Its not a cd crisis. The real crisis is that they print 1,000,000+ cds of what those douchebags in the "biz" think will be the next big thing, and it sells the exact opposite of hot cakes. Then they are stuck with all these cds which are just worthless crap. Because only casual/mainstream listeners care about those "next big things" and nobody like that really buys cds anymore. They want to just go and click the one little song they like and listen to it for all of 10 mins, and then throw it away, and move on to the next piece of garbage. Digital music is preferred by people who arent really that into music (IMHO). CDs will always be around, just like vinyl records will always be around. Im 22 years old and I collect both. I enjoy having the physical copy in my hands with the artwork and liner notes, etc. Because nothing will ever sound as warm as an analog record, and digital mp3s rarely are the size or quality of the songs on a CD. Also if you are really into music you appreciate the time and aesthetics that goes into it, but then I only listen to more "underground" or "indie" music. Also thats why the file sharing thing is such a crock, because people who enjoy music will buy it no matter what. Even if they download it "illegally", if its worth it they will go to the trouble to track it down. Or at least I would.

     

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  20.  
    identicon
    Phibble, Jan 27th, 2009 @ 12:46pm

    Re: Re:

    Yep, in the context it's clear we're talking about distribution as it relates to selling music in the online store that we give them.

    I also want to be clear that I think digital is great - I myself rarely use CD's anymore, but then again it;s really easy and quick for an artist to email me an mp3.

    I don't think mp3's should go away, but I also think we should stop blaming the CD for the problems of the record industry. Greed and being out of touch with reality is the problem, not the mechanism of how the music is distributed.

     

    reply to this | link to this | view in thread ]

  21.  
    identicon
    Doombringer, Jan 27th, 2009 @ 12:46pm

    It is an industry crisis, plain and simple

    Its not a cd crisis. The real crisis is that they print 1,000,000+ cds of what those douchebags in the "biz" think will be the next big thing, and it sells the exact opposite of hot cakes. Then they are stuck with all these cds which are just worthless crap. Because only casual/mainstream listeners care about those "next big things" and nobody like that really buys cds anymore. They want to just go and click the one little song they like and listen to it for all of 10 mins, and then throw it away, and move on to the next piece of garbage. Digital music is preferred by people who arent really that into music (IMHO). CDs will always be around, just like vinyl records will always be around. Im 22 years old and I collect both. I enjoy having the physical copy in my hands with the artwork and liner notes, etc. Because nothing will ever sound as warm as an analog record, and digital mp3s rarely are the size or quality of the songs on a CD. Also if you are really into music you appreciate the time and aesthetics that goes into it, but then I only listen to more "underground" or "indie" music. Also thats why the file sharing thing is such a crock, because people who enjoy music will buy it no matter what. Even if they download it "illegally", if its worth it they will go to the trouble to track it down. Or at least I would.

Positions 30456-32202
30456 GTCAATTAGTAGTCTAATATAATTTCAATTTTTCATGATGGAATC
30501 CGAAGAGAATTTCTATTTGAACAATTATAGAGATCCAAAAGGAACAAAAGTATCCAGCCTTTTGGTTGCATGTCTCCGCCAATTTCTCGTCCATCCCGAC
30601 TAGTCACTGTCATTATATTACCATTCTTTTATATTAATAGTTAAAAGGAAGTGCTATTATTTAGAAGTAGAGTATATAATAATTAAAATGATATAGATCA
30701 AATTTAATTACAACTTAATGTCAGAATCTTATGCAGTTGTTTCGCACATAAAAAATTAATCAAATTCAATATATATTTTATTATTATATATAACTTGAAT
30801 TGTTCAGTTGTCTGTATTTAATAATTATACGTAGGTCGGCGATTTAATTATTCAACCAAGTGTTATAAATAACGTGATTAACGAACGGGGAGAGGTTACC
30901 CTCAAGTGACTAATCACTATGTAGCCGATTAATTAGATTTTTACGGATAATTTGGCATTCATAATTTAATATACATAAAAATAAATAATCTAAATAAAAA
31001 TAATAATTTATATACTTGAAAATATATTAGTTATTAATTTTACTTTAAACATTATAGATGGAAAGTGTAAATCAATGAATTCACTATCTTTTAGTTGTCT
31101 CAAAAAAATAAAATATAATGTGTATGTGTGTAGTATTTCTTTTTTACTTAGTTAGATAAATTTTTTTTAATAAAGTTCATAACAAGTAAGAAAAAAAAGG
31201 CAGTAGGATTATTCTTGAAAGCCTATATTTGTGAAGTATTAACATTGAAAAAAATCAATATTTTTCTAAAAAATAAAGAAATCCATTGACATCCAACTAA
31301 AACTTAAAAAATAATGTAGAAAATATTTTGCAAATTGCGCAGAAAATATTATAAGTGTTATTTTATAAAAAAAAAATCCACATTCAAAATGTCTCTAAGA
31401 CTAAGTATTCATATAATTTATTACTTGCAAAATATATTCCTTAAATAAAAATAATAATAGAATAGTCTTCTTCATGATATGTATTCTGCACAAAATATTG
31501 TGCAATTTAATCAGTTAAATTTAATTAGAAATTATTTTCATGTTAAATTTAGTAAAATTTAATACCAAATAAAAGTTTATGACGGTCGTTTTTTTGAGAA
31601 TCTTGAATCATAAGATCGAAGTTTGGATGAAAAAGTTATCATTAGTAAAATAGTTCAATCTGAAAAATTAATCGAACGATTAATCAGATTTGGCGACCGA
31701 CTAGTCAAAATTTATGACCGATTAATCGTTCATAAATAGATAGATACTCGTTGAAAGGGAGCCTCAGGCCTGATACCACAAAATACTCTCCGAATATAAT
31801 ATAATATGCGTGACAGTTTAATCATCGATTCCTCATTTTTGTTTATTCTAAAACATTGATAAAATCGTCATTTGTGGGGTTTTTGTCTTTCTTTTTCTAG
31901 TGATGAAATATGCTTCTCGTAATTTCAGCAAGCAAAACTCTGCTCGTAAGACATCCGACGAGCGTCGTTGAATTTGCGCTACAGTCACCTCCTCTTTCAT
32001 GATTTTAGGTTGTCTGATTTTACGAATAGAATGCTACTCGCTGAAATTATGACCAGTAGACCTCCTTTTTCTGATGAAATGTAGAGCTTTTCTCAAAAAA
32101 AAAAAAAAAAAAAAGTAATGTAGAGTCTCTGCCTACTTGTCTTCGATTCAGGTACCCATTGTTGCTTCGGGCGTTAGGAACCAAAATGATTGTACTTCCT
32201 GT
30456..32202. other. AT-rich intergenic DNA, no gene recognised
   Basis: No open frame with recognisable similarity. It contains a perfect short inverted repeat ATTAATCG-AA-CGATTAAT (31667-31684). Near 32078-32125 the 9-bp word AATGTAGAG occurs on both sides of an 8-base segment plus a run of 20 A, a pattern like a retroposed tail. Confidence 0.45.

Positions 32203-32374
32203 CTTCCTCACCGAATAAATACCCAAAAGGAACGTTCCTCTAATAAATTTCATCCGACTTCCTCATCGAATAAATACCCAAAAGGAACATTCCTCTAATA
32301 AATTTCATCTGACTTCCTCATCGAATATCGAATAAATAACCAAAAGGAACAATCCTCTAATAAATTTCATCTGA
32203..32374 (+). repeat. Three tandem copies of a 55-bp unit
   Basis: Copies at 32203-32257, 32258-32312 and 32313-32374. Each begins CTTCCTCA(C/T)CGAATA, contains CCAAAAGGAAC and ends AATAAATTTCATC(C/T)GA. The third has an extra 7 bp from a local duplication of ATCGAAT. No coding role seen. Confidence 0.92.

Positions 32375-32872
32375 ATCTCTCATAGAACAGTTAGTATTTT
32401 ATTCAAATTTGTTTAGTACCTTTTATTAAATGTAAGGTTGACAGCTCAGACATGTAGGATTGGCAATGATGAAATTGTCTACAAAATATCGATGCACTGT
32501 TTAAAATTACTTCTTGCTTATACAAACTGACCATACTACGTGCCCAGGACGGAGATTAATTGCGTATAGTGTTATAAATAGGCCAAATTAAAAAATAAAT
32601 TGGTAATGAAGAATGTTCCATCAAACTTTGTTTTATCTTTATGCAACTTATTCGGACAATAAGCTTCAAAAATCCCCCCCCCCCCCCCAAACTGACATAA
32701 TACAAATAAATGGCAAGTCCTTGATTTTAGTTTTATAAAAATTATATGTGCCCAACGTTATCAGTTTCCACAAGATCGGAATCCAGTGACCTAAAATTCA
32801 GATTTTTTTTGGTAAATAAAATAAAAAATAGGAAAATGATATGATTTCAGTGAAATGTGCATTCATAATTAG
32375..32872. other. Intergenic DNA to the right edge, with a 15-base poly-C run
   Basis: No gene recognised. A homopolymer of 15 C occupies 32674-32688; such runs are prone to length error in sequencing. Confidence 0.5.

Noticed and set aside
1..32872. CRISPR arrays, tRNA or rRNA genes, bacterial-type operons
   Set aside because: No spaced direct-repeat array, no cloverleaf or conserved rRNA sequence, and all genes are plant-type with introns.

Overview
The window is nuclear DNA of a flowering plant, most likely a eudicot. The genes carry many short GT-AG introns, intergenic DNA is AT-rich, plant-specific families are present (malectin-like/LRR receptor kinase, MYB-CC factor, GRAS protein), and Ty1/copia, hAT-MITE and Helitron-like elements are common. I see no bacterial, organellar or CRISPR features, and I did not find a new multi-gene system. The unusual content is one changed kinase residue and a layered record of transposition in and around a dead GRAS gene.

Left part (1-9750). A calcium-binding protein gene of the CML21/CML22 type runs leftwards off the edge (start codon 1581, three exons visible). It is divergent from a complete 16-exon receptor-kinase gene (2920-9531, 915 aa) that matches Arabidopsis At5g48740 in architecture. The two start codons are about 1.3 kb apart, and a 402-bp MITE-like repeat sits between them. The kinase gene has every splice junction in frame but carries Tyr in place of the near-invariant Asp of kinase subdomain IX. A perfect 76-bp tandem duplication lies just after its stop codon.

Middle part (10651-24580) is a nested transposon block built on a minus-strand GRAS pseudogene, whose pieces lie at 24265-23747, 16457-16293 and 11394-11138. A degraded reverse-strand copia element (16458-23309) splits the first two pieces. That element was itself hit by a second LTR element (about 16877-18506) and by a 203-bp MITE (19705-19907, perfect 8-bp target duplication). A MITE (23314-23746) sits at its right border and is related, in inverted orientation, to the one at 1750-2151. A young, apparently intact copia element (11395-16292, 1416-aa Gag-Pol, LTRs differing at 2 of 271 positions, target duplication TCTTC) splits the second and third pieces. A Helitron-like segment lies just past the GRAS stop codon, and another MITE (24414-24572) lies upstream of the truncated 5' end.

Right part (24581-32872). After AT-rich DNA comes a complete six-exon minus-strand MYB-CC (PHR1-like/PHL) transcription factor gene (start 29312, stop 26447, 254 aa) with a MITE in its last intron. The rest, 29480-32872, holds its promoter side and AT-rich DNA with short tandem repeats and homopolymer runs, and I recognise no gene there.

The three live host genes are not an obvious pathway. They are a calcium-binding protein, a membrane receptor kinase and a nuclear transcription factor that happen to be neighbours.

reply to this | link to this | view in thread ]

  22.  
    identicon
    DS78, Jan 27th, 2009 @ 1:06pm

    Artwork?

    People buy CDs to listen to the music not admire the artwork on the cover. Don't get me wrong, it's a nice touch, but one of its purposes is to catch your eye as you're browsing shelves stocked with CDs. Fans have begun to move past that now, making the cover art less important. Perhaps even scarce...

     

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  23.  
    identicon
    DS78, Jan 27th, 2009 @ 1:10pm

    Re: It is an industry crisis, plain and simple

    I disagree. I'm an amateur musician, and own a quite extensive collection of vinyl, tapes and cds. However, I prefer my music in a digital format. IMHO I'm not the exception to the rule.

     

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  24.  
    identicon
    Doombringer, Jan 27th, 2009 @ 1:13pm

    Artwork?

    haha yeah right! catch your eye? its supposed to be an artistic visual interpretation of the music. fans who appreciate music as art know the artwork is important, not someone like you who is a blind consumer. go listen to fall out boy.

     

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  25.  
    identicon
    Anonymous Coward, Jan 27th, 2009 @ 1:38pm

    Re: Re: Re:

    Hard drives fail quite frequently. At least a CD gives you a physical backup you can go back too. You can also rip a higher quality mp3 if you do it yourself.

     

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  26.  
    identicon
    Sean, Jan 27th, 2009 @ 1:49pm

    MP3